Let’s be clear, my 4-year-old’s outfit isn’t the problem.
It’s hard not to feel a certain amount of sadness and defeat when I read all the Facebook posts about dress codes for children going back to school. I understand that the spirit behind the dress code is to foster a distraction-free learning environment. If my child cannot wear a neon, giant, noise making hat, I am totally on board. If my child cannot wear a dress that is so puffy she cannot sit in a chair or do other common tasks, I’m on board that dress code train, too.
Here’s where I hop off: implying that my daughter is at fault for being sexualized. She is four. If seeing a little girl wearing shorts and a tank is the green light men need for becoming a pedophile, well then, I think we might have a much larger problem than girls showing “too much” skin, which, by the way, isn’t a thing.
I am fortunate enough that I haven’t yet experienced this dress code insanity myself, but I have so many friends who are struggling with this issue for their daughters. I know that it will be my future as well because I have two daughters.
I’ve already encountered some tough parenting situations. Most recently, I struggled to explain to my 4-year-old why she needs to wear a shirt when she’s playing outside, but her brother doesn’t. She said to me, “But mom, I don’t have a chest yet, I look like Henry.” Fair enough, kiddo. That day, both Grace and Henry played in my driveway shirtless because where could I go with my explanation after Grace’s astute observation.
I’m not saying all men and women should walk around naked or even that I’ll want my teenage daughters to show off their bottoms and breasts, but I am saying that I am struggling to come up with ways to teach my daughters that there is a balance.
Because of our cultural norm, it would be distracting for my daughters to walk around topless once they are older, I get that, and I’m not suggesting that as a solution we let our daughters run around naked. However, to imply that my daughters’ bodies are the cause for men to behave poorly is where I absolutely draw the line. No woman or young girl deserves inappropriate attention. If a man cannot control himself when he sees a young woman walk by, regardless of what she’s wearing, that is the man’s issue, not my daughter’s.
And now, my bigger concern, what are we as a society teaching our daughters? We are reinforcing men’s….what? Stupidity? Overwhelming sex drive that cannot be controlled, or worse, shouldn’t be? If my daughter can’t wear a tank top to her school because it is a distraction for boys, then I don’t want her attending that school. Is it so full of sexual predators that a boy need only glimpse my daughter’s shoulders to feel entitled to objectify and pursue her inappropriately? Yikes.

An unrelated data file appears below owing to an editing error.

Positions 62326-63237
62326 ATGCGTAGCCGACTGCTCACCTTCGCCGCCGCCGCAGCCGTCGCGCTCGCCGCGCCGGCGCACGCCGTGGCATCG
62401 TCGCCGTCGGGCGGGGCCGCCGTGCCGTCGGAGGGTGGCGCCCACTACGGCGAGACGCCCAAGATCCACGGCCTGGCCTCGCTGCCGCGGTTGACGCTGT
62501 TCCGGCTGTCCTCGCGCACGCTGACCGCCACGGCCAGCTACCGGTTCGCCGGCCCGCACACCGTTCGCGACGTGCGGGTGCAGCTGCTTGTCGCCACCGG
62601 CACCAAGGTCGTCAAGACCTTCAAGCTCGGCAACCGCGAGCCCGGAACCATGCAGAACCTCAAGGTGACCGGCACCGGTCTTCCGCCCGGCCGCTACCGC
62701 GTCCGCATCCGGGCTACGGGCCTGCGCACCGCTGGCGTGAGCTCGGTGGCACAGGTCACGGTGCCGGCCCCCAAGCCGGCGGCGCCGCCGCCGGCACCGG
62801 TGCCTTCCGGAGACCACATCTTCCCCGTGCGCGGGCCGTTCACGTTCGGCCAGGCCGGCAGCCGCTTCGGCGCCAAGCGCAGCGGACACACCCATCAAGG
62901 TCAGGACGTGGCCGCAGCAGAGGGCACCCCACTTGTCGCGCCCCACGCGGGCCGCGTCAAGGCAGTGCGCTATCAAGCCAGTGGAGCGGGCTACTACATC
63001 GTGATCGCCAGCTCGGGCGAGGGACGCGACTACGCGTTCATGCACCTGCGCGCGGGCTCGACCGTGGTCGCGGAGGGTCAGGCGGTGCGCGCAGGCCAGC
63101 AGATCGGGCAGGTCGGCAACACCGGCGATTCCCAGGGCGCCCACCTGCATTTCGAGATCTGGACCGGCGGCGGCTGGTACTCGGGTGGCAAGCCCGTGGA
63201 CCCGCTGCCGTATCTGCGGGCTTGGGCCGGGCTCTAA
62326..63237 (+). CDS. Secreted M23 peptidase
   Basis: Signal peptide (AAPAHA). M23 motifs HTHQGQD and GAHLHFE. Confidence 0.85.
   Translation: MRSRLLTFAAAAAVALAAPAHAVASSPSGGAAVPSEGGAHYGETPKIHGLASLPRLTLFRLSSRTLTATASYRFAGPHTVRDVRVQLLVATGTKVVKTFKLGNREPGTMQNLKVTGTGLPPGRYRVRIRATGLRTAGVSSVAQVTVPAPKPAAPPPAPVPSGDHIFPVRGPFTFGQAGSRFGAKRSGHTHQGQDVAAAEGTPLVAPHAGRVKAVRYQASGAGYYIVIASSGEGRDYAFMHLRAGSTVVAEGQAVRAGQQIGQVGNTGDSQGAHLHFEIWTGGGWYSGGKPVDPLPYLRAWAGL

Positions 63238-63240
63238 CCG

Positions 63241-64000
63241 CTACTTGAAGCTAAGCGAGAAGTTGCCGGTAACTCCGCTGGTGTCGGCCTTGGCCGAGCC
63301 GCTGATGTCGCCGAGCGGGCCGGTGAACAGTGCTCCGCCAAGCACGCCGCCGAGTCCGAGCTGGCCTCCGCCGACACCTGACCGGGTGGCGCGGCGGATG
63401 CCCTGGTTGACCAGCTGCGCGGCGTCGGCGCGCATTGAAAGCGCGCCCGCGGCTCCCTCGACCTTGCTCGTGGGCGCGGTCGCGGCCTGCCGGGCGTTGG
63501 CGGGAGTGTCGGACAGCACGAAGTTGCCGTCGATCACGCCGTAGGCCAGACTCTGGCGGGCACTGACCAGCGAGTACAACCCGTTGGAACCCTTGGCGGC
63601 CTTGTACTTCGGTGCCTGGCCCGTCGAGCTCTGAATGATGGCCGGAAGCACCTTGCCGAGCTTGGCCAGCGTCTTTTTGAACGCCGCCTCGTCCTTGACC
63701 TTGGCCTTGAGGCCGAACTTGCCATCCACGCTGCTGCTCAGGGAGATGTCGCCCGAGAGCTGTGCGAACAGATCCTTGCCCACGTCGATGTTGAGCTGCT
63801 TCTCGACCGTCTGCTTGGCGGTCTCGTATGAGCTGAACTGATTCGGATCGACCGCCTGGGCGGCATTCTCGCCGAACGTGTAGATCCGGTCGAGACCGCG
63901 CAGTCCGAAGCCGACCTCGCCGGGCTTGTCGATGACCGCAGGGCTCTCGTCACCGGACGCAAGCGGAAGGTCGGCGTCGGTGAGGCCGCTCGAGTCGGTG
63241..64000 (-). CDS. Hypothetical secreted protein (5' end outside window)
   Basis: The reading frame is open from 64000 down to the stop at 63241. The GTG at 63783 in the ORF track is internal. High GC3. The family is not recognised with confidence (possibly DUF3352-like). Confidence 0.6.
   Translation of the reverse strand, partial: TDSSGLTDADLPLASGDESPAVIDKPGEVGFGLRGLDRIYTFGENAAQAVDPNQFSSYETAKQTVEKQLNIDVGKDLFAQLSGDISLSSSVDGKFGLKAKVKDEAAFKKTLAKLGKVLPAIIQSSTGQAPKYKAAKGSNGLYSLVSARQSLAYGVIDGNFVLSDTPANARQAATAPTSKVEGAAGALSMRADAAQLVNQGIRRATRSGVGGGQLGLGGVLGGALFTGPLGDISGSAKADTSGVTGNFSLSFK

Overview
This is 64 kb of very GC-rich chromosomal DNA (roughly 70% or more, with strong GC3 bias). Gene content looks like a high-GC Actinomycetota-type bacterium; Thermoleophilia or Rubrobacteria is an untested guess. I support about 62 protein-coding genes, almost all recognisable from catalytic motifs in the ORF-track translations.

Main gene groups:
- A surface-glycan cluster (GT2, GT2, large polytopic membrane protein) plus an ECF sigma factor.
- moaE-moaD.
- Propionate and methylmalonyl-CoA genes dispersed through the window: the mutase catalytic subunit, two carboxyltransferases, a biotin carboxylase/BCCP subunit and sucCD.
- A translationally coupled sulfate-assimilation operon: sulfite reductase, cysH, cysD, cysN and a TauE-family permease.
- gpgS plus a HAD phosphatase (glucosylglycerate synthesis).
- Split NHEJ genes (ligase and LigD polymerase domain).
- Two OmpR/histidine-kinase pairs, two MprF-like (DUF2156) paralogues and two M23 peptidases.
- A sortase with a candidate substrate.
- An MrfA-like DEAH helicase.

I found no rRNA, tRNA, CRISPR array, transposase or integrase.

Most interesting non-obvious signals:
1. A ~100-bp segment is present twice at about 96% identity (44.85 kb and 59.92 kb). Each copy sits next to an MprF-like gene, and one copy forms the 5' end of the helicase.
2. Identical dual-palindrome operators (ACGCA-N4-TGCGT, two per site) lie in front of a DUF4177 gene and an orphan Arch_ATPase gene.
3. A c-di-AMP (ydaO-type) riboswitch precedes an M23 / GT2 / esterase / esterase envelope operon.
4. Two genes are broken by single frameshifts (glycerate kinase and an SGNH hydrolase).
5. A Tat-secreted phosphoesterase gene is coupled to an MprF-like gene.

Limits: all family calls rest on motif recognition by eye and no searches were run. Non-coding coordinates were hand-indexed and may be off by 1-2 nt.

Frankly, parents of boys should be the ones outraged. As a society, we are collectively saying your son is a sexual monster who cannot be exposed to female skin without morphing into a predator. I have a son, and I hate to imagine my son as the cause of inane dress codes. What does that say about him. If my son cannot be in class with girls who wear tank tops, have breasts or wear shorts, then I need to help my son, not change my daughter’s outfit.
I don’t have any concrete answers or any earth-shattering ideas about how to combat this barbaric dress code issue. I am glad I have some time before my daughters are old enough to have their own outrage and frustrations. Although, with Grace, I’m already seeing it, because she’s already seeing it, and she’s four!
I want my daughters and son to be confident, comfortable in their skin, and feel free to express themselves. I also want them to be safe, feel comfortable in their community, and look appropriate. I don’t think these are mutually exclusive ideas, but I don’t think our current social structure enables these freedoms.
Hear what our real-life Scary Mommies, Keri and Ashley, have to say about dress codes when they give their (always real) thoughts in this episode of our Scary Mommy Speaks podcast.
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